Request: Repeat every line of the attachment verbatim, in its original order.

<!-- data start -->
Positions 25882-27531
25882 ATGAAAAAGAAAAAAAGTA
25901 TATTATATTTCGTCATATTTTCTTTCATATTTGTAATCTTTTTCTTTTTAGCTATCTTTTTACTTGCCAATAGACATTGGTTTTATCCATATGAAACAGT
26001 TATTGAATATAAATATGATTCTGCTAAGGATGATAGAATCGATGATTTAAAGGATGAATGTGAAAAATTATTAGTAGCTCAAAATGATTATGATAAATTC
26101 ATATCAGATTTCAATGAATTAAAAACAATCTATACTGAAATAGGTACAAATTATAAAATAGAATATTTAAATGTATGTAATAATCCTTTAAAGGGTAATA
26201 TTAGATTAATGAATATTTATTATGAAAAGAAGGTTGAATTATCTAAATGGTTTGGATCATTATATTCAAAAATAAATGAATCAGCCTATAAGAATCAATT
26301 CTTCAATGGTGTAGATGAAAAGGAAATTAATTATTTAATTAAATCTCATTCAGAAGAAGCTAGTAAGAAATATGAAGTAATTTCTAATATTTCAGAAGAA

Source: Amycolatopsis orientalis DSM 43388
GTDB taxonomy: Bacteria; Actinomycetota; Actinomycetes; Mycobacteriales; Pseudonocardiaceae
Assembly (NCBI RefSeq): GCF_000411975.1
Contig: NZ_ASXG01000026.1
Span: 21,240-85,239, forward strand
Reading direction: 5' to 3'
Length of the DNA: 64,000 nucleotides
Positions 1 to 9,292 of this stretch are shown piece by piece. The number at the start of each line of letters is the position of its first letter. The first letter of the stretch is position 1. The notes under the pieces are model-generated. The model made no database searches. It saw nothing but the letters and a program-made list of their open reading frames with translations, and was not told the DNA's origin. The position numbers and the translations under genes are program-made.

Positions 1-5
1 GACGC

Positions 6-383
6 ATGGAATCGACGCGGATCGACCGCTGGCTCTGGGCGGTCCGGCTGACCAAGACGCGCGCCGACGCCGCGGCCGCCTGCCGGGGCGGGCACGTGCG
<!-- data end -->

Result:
Positions 25882-27531
25882 ATGAAAAAGAAAAAAAGTA
25901 TATTATATTTCGTCATATTTTCTTTCATATTTGTAATCTTTTTCTTTTTAGCTATCTTTTTACTTGCCAATAGACATTGGTTTTATCCATATGAAACAGT
26001 TATTGAATATAAATATGATTCTGCTAAGGATGATAGAATCGATGATTTAAAGGATGAATGTGAAAAATTATTAGTAGCTCAAAATGATTATGATAAATTC
26101 ATATCAGATTTCAATGAATTAAAAACAATCTATACTGAAATAGGTACAAATTATAAAATAGAATATTTAAATGTATGTAATAATCCTTTAAAGGGTAATA
26201 TTAGATTAATGAATATTTATTATGAAAAGAAGGTTGAATTATCTAAATGGTTTGGATCATTATATTCAAAAATAAATGAATCAGCCTATAAGAATCAATT
26301 CTTCAATGGTGTAGATGAAAAGGAAATTAATTATTTAATTAAATCTCATTCAGAAGAAGCTAGTAAGAAATATGAAGTAATTTCTAATATTTCAGAAGAA

Source: Amycolatopsis orientalis DSM 43388
GTDB taxonomy: Bacteria; Actinomycetota; Actinomycetes; Mycobacteriales; Pseudonocardiaceae
Assembly (NCBI RefSeq): GCF_000411975.1
Contig: NZ_ASXG01000026.1
Span: 21,240-85,239, forward strand
Reading direction: 5' to 3'
Length of the DNA: 64,000 nucleotides
Positions 1 to 9,292 of this stretch are shown piece by piece. The number at the start of each line of letters is the position of its first letter. The first letter of the stretch is position 1. The notes under the pieces are model-generated. The model made no database searches. It saw nothing but the letters and a program-made list of their open reading frames with translations, and was not told the DNA's origin. The position numbers and the translations under genes are program-made.

Positions 1-5
1 GACGC

Positions 6-383
6 ATGGAATCGACGCGGATCGACCGCTGGCTCTGGGCGGTCCGGCTGACCAAGACGCGCGCCGACGCCGCGGCCGCCTGCCGGGGCGGGCACGTGCG